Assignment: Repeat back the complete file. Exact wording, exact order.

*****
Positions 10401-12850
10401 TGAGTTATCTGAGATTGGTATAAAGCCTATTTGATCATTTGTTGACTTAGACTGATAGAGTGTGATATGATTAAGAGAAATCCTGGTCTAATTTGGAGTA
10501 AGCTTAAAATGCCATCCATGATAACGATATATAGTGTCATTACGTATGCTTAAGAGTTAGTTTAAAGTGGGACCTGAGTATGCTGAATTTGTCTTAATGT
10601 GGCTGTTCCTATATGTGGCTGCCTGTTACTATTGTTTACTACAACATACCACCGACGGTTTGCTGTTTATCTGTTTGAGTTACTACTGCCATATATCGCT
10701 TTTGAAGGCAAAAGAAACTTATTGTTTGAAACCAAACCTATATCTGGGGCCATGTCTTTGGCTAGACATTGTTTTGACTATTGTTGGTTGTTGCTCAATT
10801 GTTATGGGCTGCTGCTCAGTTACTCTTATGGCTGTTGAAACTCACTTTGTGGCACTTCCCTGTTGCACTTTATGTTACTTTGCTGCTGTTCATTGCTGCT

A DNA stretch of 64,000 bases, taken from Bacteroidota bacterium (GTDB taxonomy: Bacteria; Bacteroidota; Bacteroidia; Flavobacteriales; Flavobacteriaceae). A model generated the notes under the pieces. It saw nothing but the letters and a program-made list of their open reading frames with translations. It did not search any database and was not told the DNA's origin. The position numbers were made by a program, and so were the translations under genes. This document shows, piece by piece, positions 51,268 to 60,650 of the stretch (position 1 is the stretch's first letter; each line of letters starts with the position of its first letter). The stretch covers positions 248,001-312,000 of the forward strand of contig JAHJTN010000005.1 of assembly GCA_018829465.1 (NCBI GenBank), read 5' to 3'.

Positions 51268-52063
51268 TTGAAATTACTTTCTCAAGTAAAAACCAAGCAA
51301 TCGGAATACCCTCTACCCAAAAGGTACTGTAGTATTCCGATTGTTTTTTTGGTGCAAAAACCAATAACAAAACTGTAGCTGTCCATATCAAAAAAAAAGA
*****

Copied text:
Positions 10401-12850
10401 TGAGTTATCTGAGATTGGTATAAAGCCTATTTGATCATTTGTTGACTTAGACTGATAGAGTGTGATATGATTAAGAGAAATCCTGGTCTAATTTGGAGTA
10501 AGCTTAAAATGCCATCCATGATAACGATATATAGTGTCATTACGTATGCTTAAGAGTTAGTTTAAAGTGGGACCTGAGTATGCTGAATTTGTCTTAATGT
10601 GGCTGTTCCTATATGTGGCTGCCTGTTACTATTGTTTACTACAACATACCACCGACGGTTTGCTGTTTATCTGTTTGAGTTACTACTGCCATATATCGCT
10701 TTTGAAGGCAAAAGAAACTTATTGTTTGAAACCAAACCTATATCTGGGGCCATGTCTTTGGCTAGACATTGTTTTGACTATTGTTGGTTGTTGCTCAATT
10801 GTTATGGGCTGCTGCTCAGTTACTCTTATGGCTGTTGAAACTCACTTTGTGGCACTTCCCTGTTGCACTTTATGTTACTTTGCTGCTGTTCATTGCTGCT

A DNA stretch of 64,000 bases, taken from Bacteroidota bacterium (GTDB taxonomy: Bacteria; Bacteroidota; Bacteroidia; Flavobacteriales; Flavobacteriaceae). A model generated the notes under the pieces. It saw nothing but the letters and a program-made list of their open reading frames with translations. It did not search any database and was not told the DNA's origin. The position numbers were made by a program, and so were the translations under genes. This document shows, piece by piece, positions 51,268 to 60,650 of the stretch (position 1 is the stretch's first letter; each line of letters starts with the position of its first letter). The stretch covers positions 248,001-312,000 of the forward strand of contig JAHJTN010000005.1 of assembly GCA_018829465.1 (NCBI GenBank), read 5' to 3'.

Positions 51268-52063
51268 TTGAAATTACTTTCTCAAGTAAAAACCAAGCAA
51301 TCGGAATACCCTCTACCCAAAAGGTACTGTAGTATTCCGATTGTTTTTTTGGTGCAAAAACCAATAACAAAACTGTAGCTGTCCATATCAAAAAAAAAGA